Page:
The Minister for Environment insists there will be no change to the current 24/7 unrestricted access. This decision ignores the mountain of research (some of it from the State Government’s own scientists) that says that all 4WD’ing will result in permanent downgrading of the beach areas. An example is the research or Sargent and others that was presented at the Coast to Coast Conference her in Brisbane. That work can be seen at https://bit.ly/2FRXb35 . The Minister also chooses to ignore the significant community resistance to the practise. This decision also ignores the knowledge of her own key staff that the law, as it is currently enforced, gives little or no protection to the beach area or threatened fauna in it. But is the Minister receiving the correct advice from those around her who are supposed to give advice? As Alan Macsporran QC (from the Crime and Conduct Commission) says in his report into the recent Jackie Trad fiasco…… “Bureaucrats are employed … to give fearless and frank advice about things… their advice should be given objectively, independently, and on its merits”… Is this advice being given to the Minister by those knowledgable individuals who are employed to give that advice? Or are they ignoring their responsibility for fear of being dismissed for disagreeing? Or are they giving advice and it is just being ignored by the Minister and her senior staff?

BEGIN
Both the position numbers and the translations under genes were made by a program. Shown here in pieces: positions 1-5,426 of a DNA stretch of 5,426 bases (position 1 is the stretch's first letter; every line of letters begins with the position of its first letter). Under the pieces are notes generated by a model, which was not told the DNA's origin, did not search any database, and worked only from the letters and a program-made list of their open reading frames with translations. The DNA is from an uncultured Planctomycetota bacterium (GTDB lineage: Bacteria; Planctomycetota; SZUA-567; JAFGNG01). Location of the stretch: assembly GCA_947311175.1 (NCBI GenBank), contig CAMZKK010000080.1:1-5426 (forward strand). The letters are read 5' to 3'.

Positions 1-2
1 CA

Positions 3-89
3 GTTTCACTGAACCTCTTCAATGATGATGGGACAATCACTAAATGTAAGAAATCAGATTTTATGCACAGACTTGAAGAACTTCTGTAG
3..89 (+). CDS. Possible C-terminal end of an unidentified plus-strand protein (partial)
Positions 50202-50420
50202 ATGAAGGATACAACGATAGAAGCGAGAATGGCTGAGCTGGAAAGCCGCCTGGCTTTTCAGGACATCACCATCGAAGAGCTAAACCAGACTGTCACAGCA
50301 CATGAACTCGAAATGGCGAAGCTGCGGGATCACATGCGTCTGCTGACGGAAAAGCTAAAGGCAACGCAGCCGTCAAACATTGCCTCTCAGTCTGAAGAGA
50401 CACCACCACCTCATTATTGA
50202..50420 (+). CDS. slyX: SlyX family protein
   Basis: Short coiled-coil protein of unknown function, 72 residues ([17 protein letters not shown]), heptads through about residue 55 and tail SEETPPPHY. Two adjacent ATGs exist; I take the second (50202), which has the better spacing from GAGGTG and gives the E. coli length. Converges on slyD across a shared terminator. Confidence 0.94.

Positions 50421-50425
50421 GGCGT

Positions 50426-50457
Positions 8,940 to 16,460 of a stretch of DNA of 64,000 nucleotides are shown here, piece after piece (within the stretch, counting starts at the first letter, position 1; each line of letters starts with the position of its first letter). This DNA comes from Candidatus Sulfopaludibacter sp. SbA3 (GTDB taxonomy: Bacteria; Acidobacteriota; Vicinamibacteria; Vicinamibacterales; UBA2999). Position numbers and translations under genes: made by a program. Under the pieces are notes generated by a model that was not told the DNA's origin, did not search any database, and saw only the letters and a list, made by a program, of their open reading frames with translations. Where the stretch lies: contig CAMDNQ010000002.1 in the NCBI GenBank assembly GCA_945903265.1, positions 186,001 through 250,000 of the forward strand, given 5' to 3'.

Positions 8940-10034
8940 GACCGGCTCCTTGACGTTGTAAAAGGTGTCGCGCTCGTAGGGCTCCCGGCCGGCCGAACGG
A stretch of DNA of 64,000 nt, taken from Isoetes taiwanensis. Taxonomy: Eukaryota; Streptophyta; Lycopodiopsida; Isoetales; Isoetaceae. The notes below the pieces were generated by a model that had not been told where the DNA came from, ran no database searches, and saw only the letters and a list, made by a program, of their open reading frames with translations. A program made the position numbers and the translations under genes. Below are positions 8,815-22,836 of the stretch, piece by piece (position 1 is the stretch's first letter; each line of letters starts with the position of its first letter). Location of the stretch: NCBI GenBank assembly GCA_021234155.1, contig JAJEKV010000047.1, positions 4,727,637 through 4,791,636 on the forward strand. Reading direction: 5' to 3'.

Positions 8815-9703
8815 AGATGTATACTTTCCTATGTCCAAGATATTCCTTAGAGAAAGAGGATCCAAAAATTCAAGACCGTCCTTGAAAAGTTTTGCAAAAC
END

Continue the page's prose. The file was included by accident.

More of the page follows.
Or are they all saying ….. “Do what you like. Its OK. Its Bribie. Nobody that matters lives on Bribie”
NOISE FROM CONCERTS AT SANDSTONE POINT TAVERN:
The public was first made aware of plans for this Tavern when details were lodged in May 2012 just after the 2012 local government elections. In evidence some years later to the Crime and Conduct Commission, Tavern owners commented that they had been working on the project for many years before it was formally submitted. The original submission can be viewed from the link https://bit.ly/3gY7hwb There had been some considerable debate during that 2012 election about rumours of a proposed Tavern. Given that it had been in the planning stage for many years, it is difficult to understand how then-councillor Gary Parsons could say that such a tavern could never be built on that site and his opponent was just mischief-making. Cr Parsons comments to the press can be seen at https://bit.ly/2WmQYRH